What Color Were Your Dinosaurs?

Copyright, Kathiann M. Kowalski

Copyright, Kathiann M. Kowalski

What child doesn’t like toy dinosaurs? In real life, they were the biggest creatures on Earth. Yet you can pick a toy one up in your hand and make it do whatever you want. Some fly. Others swim. Still others lumber across lush landscapes of the imagination.

Plus, the plastic comes in neat colors. Blue and green and purple dinosaurs roamed around my make-believe world of the Mesozoic Era.

It wasn’t until later that I learned that those vivid colors weren’t scientifically accurate. They were just the product of the toymakers’ imaginations—and their desire to sell more toys with eye-popping colors. All we had left of the real dinosaurs were their bones, so no one knew what color they really were. Chances were their colors weren’t too far from those of today’s reptiles.

Now new research reveals the first direct evidence about what colors prehistoric animals were. An international team of scientists from Denmark, Sweden, the United States, and Great Britain analyzed fossilized skin pigment. The material came from three multi-million-year old marine reptiles.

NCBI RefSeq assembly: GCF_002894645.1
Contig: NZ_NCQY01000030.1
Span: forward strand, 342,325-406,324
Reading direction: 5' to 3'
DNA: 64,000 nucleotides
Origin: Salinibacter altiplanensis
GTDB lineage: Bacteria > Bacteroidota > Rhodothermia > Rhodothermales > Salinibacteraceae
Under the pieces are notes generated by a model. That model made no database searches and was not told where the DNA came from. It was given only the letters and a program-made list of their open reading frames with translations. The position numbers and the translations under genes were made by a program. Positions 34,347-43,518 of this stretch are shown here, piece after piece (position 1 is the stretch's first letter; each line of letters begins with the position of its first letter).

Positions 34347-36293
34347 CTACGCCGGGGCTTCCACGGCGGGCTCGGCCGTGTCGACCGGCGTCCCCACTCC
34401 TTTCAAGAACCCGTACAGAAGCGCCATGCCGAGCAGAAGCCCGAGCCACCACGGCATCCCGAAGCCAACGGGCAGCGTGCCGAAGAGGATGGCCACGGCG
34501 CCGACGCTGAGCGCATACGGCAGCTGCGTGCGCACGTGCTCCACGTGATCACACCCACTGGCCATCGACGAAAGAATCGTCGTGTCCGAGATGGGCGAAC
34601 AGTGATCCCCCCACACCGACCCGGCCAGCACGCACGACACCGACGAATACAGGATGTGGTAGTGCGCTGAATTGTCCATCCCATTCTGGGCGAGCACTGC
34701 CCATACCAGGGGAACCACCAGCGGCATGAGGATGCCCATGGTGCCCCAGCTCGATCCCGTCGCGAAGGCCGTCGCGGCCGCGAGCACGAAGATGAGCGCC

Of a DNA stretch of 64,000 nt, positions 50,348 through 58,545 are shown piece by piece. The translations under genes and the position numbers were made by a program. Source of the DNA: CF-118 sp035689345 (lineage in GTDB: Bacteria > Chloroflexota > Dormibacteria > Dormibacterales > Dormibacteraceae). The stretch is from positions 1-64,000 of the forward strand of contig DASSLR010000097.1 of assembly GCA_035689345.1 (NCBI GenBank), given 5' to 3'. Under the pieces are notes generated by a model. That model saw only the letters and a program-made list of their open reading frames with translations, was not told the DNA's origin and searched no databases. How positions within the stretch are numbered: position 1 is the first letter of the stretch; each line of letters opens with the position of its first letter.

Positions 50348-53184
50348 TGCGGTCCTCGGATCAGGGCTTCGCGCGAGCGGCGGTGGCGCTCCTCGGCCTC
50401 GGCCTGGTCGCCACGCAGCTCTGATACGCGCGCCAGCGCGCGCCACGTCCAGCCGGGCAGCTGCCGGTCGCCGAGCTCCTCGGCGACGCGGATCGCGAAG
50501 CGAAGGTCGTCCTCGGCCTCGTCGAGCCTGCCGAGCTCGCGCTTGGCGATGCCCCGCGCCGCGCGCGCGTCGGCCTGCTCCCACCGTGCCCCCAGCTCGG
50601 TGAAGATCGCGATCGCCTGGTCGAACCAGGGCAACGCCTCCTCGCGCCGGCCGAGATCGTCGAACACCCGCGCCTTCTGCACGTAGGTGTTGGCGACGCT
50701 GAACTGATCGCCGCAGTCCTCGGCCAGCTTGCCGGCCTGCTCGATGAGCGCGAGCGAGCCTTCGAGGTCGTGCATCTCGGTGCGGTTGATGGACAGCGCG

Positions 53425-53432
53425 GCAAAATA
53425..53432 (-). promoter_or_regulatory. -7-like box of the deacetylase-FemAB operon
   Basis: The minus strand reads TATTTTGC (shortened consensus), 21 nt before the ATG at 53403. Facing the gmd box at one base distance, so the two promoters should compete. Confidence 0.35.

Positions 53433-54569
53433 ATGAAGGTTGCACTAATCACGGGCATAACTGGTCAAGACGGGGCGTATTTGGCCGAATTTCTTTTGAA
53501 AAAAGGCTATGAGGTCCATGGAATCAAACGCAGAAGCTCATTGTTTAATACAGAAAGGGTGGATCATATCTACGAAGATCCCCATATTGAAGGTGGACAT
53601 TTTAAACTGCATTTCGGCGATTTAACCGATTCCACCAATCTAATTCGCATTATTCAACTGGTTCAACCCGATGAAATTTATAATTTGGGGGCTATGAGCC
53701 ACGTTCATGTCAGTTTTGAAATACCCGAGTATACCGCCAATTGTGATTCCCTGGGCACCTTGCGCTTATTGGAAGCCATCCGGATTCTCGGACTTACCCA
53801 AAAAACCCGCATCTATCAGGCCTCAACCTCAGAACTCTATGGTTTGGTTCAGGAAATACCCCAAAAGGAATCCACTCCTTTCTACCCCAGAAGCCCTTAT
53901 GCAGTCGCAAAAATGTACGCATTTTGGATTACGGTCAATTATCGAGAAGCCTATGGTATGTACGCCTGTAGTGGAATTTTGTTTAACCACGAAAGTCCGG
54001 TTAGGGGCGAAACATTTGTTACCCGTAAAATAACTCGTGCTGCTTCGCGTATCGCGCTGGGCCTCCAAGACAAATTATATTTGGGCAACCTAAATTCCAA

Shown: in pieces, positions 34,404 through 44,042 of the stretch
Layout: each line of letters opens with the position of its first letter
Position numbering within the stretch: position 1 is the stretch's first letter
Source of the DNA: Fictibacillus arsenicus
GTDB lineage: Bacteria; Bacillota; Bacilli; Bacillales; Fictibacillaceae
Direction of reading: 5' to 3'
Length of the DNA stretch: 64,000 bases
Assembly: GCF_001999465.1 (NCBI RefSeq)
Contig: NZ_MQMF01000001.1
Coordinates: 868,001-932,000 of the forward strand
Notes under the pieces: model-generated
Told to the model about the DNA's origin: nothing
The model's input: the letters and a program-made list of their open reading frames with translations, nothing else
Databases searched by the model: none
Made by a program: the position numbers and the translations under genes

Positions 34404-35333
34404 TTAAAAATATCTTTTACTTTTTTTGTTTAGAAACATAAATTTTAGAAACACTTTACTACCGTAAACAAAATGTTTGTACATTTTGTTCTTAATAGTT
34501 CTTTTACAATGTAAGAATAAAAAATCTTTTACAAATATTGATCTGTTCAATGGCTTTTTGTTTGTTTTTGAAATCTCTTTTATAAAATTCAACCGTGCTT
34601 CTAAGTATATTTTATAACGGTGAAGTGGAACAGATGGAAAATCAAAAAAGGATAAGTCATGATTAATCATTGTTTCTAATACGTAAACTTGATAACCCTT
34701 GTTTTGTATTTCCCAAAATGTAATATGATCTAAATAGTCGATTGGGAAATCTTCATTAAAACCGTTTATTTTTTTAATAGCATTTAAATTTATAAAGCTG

The research doesn’t reveal that the animals came in the bright plastic colors I remember from my toy box. But it does show evidence of at least some dark skin coloring.

“The pigment melanin is almost unbelievably stable,” noted Per Uvdal of Sweden’s Lund University in an announcement about the study. The study appears this week in the journal Nature.

Possible functions for the coloring include better heat regulation, camouflage, and protection from ultraviolet radiation. Skin coloring generally serves similar functions today.

I’m skeptical about whether toymakers will take the new study into account for future manufacturing. But I’d be willing to be most of the research team played with toy dinosaurs at one point or another when they were kids.


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